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Lawmaker: Sweden's hypothetical decision to abandon neutrality policy to trigger concern

April 29, 15:42 UTC+3 MOSCOW
According to Russian lawmaker Franz Klintsevich, Sweden’s possible accession to NATO wouldn't create a military threat as Russia has created a good basis in military-technical terms
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MOSCOW, April 29. /TASS/. Sweden’s possible accession to NATO is unlikely to create a military threat to Russia, but Stockholm’s hypothetical decision to renounce its neutrality policy would be a cause for concern, Franz Klintsevich, First Deputy Chairman of the Federation Council Defense and Security Committee, told reporters on Friday.

"I do not think that Sweden’s accession to NATO poses a serious threat to Russia militarily," Klintsevich said commenting on the debate in Sweden on seeking NATO membership due to new challenges and threats. He added that in recent years Russia has created a good basis in military-technical terms that makes it possible to respond to any challenges. He acknowledged though that "from the standpoint of the US Prompt Global Strike concept, Sweden, if it becomes a NATO member, will be a potential site for carrying out this strike, which, of course, will be followed by appropriate response" from Russia.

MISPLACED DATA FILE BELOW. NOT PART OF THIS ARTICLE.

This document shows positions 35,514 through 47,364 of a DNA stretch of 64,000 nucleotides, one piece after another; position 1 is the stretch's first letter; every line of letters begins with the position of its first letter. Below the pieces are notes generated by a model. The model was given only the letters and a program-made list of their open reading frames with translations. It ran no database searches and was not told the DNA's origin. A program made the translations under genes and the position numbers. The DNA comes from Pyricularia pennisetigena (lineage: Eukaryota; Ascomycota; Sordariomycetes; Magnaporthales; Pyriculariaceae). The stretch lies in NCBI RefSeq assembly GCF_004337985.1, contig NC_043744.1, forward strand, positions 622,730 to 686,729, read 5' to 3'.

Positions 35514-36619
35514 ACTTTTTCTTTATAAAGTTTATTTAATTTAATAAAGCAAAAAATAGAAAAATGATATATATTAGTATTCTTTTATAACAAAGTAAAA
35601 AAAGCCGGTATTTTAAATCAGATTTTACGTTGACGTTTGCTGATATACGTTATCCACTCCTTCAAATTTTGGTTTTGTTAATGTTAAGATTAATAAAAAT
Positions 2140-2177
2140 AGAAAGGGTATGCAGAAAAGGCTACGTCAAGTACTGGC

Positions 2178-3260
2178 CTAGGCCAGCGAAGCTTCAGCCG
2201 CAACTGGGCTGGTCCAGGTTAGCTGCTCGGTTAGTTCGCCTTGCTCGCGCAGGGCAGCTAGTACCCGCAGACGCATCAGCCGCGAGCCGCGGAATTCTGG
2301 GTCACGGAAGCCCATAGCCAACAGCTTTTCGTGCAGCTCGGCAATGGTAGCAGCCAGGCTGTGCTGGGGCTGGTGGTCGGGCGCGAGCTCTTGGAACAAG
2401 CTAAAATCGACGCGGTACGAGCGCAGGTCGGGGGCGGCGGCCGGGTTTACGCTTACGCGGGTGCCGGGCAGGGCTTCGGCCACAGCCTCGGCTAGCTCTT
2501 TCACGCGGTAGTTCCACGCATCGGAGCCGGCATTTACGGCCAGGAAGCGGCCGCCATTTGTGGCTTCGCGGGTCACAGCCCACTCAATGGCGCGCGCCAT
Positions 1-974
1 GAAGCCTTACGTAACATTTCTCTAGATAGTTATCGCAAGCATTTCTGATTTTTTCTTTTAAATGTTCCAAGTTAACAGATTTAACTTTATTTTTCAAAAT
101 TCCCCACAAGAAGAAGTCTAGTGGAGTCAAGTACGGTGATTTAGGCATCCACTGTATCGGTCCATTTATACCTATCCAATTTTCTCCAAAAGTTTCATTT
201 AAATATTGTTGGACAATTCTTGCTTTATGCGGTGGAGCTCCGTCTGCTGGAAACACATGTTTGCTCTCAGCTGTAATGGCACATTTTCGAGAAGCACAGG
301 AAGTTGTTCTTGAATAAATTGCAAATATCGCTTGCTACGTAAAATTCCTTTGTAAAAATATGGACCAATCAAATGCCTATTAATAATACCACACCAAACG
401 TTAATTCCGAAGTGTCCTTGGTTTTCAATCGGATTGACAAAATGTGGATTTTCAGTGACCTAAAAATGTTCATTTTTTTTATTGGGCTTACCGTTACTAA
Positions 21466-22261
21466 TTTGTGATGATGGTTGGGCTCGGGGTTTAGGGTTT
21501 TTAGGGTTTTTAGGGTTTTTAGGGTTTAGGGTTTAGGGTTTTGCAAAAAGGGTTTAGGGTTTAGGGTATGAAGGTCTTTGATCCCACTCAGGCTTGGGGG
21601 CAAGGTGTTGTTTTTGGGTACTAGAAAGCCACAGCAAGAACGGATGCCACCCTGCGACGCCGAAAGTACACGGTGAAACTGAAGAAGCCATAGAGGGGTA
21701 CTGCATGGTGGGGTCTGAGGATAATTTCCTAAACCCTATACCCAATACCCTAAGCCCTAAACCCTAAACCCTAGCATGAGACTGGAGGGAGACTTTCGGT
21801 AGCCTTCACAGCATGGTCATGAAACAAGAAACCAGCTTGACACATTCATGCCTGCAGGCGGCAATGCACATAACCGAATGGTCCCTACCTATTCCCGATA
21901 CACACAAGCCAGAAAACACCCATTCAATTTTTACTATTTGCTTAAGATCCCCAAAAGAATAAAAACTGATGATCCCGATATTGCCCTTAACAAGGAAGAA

"However, the geopolitical aspect is much more worrisome, since we are talking about a country with the permanent neutrality, so to say," Klintsevich said. In his opinion, Sweden’s hypothetical decision to abandon its neutrality policy in the event of joining the alliance "would mean, in a sense, the end of the old world."

According to the senator, "the whole issue of the possible NATO membership is purely artificial." "Nobody and nothing threatens Sweden," he said.

Russian Foreign Minister Sergey Lavrov earlier told Sweden’s Dagens Nyheter daily that Moscow reserves the right to retaliate, if Sweden joins NATO.

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